New Regional Netball Facility will help bring people to town: Council

Council General Manager Hein Basson, Barnaby Joyce and Director of Development, Planning and Regulatory Services Graham Price survey the plans for the new facility.
Council General Manager Hein Basson, Barnaby Joyce and Director of Development, Planning and Regulatory Services Graham Price survey the plans for the new facility.

Glen Innes' most popular female sport will enjoy a new $5.5 million facility.

Today the Federal government announced it would fund the last $1.2m chunk of the Regional Netball facility, which will replace the existing outdoor courts at the corner of West Avenue and Herbert Street.

The facility will also be used for several other sports, as a 'multisport regional facility' used for about seven sports, but will be predominantly used for netball.

The Glen Innes Severn Council will actually construct the building, which was designed with the aid of Melbourne-based consultant Richard Simon. It is expected to open in July 2021.

Last year the state government tipped in $4.2 million into the scheme.

It will feature two indoor courts, proper toilets and power; the club currently has none of that, playing on exposed outdoor fields in all seasons. 

Coaching co-ordinator Julie Fuller said it will be a huge boost to a sport that already boasts around 150 participants, making it one of the biggest in town.

"We're running out of a shipping container, we have no electricity, we have no water," she said.

"You can't attract people to come and play. They want to go to somewhere heaps better. And yet we produce really good Netball players."

Glen Innes has produced players like Kirstie Fuller, a NSW U17 assistant coach, Gunnedah's Eliza Perkins, recently selected for the NSW Regional Talent squad and playing for the Giants and up-and-comers Emily Burton and Liz Chard to name a few. They've even won state carnivals.

They won't be without a home in the meantime; they will be playing on new outdoor courts.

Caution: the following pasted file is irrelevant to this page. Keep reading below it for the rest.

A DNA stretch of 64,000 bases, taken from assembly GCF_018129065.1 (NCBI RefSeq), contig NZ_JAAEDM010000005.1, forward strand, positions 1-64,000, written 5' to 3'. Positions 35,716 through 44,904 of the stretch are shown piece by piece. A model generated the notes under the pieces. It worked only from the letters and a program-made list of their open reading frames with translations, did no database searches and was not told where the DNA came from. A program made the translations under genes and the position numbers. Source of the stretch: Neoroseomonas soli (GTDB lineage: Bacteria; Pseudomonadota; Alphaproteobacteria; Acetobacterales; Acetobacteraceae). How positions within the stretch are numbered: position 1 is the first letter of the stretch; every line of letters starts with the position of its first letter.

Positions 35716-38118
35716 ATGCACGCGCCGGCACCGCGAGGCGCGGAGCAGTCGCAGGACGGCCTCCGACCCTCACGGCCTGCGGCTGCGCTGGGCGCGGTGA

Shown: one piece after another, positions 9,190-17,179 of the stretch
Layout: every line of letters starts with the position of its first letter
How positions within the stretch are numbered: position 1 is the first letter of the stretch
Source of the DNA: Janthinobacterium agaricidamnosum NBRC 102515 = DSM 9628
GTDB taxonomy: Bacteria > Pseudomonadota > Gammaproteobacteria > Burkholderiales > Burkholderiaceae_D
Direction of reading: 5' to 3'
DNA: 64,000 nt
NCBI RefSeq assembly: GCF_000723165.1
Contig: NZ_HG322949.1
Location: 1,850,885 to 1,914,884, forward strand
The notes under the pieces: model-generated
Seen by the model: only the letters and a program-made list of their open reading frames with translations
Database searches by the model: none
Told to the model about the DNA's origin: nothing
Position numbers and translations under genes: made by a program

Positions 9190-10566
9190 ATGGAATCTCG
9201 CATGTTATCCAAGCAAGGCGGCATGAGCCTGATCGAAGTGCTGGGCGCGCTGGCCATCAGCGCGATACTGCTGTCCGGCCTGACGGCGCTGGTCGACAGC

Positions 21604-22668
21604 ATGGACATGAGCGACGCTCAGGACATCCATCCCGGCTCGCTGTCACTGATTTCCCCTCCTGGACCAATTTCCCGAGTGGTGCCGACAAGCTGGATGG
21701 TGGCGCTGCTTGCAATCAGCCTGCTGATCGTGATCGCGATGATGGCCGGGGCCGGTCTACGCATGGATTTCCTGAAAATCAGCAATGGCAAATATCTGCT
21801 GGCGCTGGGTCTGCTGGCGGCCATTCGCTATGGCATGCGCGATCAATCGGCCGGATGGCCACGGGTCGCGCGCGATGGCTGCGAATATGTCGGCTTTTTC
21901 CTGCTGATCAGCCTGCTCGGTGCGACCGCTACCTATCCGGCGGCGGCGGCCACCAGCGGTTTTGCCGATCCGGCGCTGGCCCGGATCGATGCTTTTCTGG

But it's amazing news to get in Glen Innes Netball's 50th anniversary. Julie Fuller said she was originally very skeptical of the proposal actually becoming reality.

"That's my big dream, was this, but I never envisioned that it would be anything like this."

She said it would give Glen Innes the best facility in New England, second only to Tamworth in the region.

The current netball courts look tired, said Julie Fuller.

The current netball courts look tired, said Julie Fuller.

Council General Manager Hein Basson said the new centre would allow the shire to hold regional sporting events and tournaments on a regular basis, driving visitor traffic.

"I can see (Glen Innes netball) going from strength to strength," he said.

He said part of the story was "absolutely" a perceived gender imbalance in Glen Innes sporting facility quality.

"To their credit with their not-so-good facilities, they have already built a very, very solid sporting ethos and group in Glen Innes and because of that we were able to argue successfully for a regional centre."

He said council will offer a 10% weighting for local tenders, which is the most they're permitted to offer.

Ms Basson said the building could also be used by young people and a future PCYC, as well as sports like basketball.

Barnaby Joyce, the Member for New England, traveled to Glen Innes yesterday very shortly before the announcement was made official (and was embargoed until 11 today). He said the funding was close at that time.

"I'm very confident, but not to the extent that I'm going to announce it," he said.

"I know how politics works, I've been around it for 15 years now. One golden rule: do not announce things which you have not received the paperwork for."

Mr Joyce pointed out that he has four daughters and all of them play representative netball.

Badja Sparks makes a point at one of Barnaby Joyce's media events yesterday.

Badja Sparks makes a point at one of Barnaby Joyce's media events yesterday.